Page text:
Why Are There So Many Toy Story Fan Theories?

“Come here, I’ve gotta tell you a secret. This whole thing is a metaphor about capitalism.” (Image: Disney)

Toy Story 4 is the latest movie in the Disney-Pixar saga about a bunch of toys who secretly come to life when their owners aren’t around. It centres around Woody and a new handcrafted toy named Forky, who’s experiencing an existential crisis. But surprisingly, a spork who’s come to life is not the most mind-blowing thing about this movie.

You see, I have a theory that Bonnie, the girl from Toy Story 3 and Toy Story 4, is actually Boo from Monsters, Inc. And her presence in the franchise is the biggest example of the Pixar shared universe... oh, that already exists?

OK, totally understandable. I have plenty more where that came from.

Toy Story 4 Is A Heartwarming, Boundary-Pushing Addition To The Beloved Franchise

Above all else, the one thing Toy Story 4 needed to do was make itself worthy of the title “Toy Story”. That’s a name with a grand tradition in animation. A name that promises excellence, not some by-the-numbers cash-grab. And while it’s certain to grab a lot of cash, the movie somehow lives up to that high standard. It’s an exciting, surprising, incredibly funny film that’s just as poignant and heartfelt as you’d expect from this franchise.

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What if Andy is supposed to represent God, and the whole thing is some weird religious allegory signifying a growth in spiritual understanding? Maybe Andy’s mum was Jessie’s owner, or Sid is the secret hero who became a garbage man so he could save toys after learning they could come to life?

It could be that Toy Story is an allegory about the Illuminati, or was the real inspiration for Robert Kirkman’s The Walking Dead?

Seriously, all of those are real? How about this: Toy Story is secretly the tale of Andy coming to terms with the loss of his father, who was killed in the line of duty. Woody represents his birth father, and Buzz Lightyear is the new man Andy fears will eventually come into his mum’s life and change their world forever...

I give up. I can’t make a new Toy Story fan theory. All the good ones, and most of the weird ones, are already taken! There are… a lot of Toy Story fan theories.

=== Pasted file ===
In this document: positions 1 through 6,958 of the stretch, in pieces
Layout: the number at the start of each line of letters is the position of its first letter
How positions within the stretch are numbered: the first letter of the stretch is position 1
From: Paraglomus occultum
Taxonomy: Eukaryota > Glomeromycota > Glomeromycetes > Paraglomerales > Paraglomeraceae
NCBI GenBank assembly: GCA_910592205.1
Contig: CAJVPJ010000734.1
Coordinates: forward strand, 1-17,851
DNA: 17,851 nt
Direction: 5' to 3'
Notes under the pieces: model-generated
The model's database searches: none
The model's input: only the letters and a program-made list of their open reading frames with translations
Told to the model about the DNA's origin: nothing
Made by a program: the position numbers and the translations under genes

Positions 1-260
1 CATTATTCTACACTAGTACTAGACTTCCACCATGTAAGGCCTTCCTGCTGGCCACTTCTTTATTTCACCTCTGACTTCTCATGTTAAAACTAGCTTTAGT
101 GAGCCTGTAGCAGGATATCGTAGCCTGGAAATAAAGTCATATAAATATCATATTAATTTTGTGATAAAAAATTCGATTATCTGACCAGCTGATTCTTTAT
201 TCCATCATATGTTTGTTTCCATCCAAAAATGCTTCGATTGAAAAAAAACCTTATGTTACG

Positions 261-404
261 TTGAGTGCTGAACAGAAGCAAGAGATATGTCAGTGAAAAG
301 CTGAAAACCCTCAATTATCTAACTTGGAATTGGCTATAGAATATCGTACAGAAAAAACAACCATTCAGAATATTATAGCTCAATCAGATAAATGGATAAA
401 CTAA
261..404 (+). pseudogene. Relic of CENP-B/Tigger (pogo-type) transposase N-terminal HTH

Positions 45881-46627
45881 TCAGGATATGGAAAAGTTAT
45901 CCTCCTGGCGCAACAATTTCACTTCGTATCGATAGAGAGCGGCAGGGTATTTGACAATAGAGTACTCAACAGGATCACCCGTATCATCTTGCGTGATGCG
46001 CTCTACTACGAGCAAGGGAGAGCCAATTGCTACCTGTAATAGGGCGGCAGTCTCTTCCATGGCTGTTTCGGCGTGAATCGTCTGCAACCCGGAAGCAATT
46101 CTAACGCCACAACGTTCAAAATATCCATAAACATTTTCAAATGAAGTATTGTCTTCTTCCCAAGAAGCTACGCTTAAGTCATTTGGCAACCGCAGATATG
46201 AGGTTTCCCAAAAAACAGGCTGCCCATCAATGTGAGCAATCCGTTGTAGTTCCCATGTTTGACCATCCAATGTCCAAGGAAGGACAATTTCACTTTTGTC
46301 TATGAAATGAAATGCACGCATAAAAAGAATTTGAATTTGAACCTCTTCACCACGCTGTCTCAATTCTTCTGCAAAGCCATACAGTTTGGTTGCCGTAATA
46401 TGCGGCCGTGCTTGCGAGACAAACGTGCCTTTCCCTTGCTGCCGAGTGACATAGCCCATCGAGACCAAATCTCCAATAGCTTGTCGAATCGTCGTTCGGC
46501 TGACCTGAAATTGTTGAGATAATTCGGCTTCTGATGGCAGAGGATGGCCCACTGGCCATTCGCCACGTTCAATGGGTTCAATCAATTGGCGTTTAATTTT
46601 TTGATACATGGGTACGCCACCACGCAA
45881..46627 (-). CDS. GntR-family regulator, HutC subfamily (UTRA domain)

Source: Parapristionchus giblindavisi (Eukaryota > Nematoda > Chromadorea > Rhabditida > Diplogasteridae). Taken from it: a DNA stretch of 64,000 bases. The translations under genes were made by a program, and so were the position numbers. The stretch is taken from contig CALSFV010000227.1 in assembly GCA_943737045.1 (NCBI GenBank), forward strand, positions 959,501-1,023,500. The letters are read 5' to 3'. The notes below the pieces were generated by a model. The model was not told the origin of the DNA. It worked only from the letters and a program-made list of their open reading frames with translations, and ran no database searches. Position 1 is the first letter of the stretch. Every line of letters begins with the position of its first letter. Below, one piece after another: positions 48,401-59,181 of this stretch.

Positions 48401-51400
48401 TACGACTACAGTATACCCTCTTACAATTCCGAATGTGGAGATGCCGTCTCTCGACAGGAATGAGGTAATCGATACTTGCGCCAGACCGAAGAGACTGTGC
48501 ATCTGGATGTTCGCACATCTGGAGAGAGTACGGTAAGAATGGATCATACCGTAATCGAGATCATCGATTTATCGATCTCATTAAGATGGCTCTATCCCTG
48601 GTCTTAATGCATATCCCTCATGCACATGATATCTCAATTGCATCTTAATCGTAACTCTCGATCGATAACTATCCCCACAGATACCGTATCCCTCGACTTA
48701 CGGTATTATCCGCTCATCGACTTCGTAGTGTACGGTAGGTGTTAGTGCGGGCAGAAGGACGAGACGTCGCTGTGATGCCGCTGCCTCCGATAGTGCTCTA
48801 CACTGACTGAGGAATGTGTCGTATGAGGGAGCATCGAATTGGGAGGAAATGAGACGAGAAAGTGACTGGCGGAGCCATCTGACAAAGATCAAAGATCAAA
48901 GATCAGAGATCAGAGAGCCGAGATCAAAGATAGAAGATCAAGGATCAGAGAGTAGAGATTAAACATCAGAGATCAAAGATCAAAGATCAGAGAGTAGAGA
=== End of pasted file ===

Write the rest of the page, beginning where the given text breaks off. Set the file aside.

That isn’t unusual, per se. Disney fan theories are par for the course. But Toy Story is a unique case because there are just so many.

While researching this piece, I found dozens of theories on the films, covering everything from Weezy being the secret villain of Toy Story 2, to how Andy’s dad was Woody’s previous owner who died of polio, so Woody thinks Andy is actually his own dad.

Oh wait, a Toy Story co-writer debunked that. I should’ve remembered: I wrote the original article (cue shame music).

But why? Why does Toy Story of all things have so many weird and outlandish fan theories? I have a couple of ideas. On one hand, I feel it’s because Toy Story is a franchise that’s spanned not one, but two, internet-savvy generations. People who grew up posting in forums, making memes and creating fan theories.

Toy Story debuted in 1995, right at peak childhood for millennials. Toy Story 2 was a quick follow-up, then the third one came out 15 years after the first — centring around now-adult Andy and the pains of saying goodbye to your childhood.

That one paved the way for Bonnie and Generation Z. Now, with Toy Story 4, these kids are growing up with the franchise the same way we did. So it only makes sense that a series which spanned two generations would likewise have two generations of fan engagement. But that’s only part of it. The bigger reason is the nature of fan theories themselves.

Toy Story is about a bunch of toys that come to life, but only when we’re not around. Their owner Andy is a real kid, just like us — and just like us, has no idea his toys are sentient. For him, they’re playthings and his imagination gives them life.

Who didn’t grow up believing their toys were real when they were kids? It’s the nature of play, bringing life into an object and giving it a voice. You could also create your own worlds, have Captain America fight alongside Mr Potato Head, or open a culinary school run by Professor X, Polly Pocket and the raccoon from Pocahontas.

Oh... was that just me?

In a sense, fan theories and fanfiction are the grown-up versions of this phenomenon, using familiar characters in original settings. Creating your own worlds, stories and crossovers.

Granted, fanfiction is not just playtime — even though it can be for some. We’ve seen some amazing writers, artists and stories emerge through the art of fanfiction, to the point where they’ve inspired worlds that feel bigger, brighter and sometimes better than their source material.

(For example, I recently did a deep dive into The Hunger Games fanfiction community, inspired by the news that Suzanne Collins was writing a prequel, and what I found was a rich world that I would love to see represented in the official works.)

It seems natural that a movie franchise about the reality behind make-believe would then inspire so many people to create their own interpretations of that reality. And it’s still happening to this day. Toy Story 4 only came out this Thursday, and already it’s inspiring fan theories such as this one from Reddit about how the series will ultimately end with toys losing their autonomy forever (yikes!).

That’s because Toy Story is special. It isn’t just a fantasy film series for kids, it’s a reflection of our own childhoods, and how the worlds we created continue to shape us. We may be telling different stories, in different ways, but the reasons behind them are the same. We love to create, imagine and play.

Toy Story 4 is in cinemas now.

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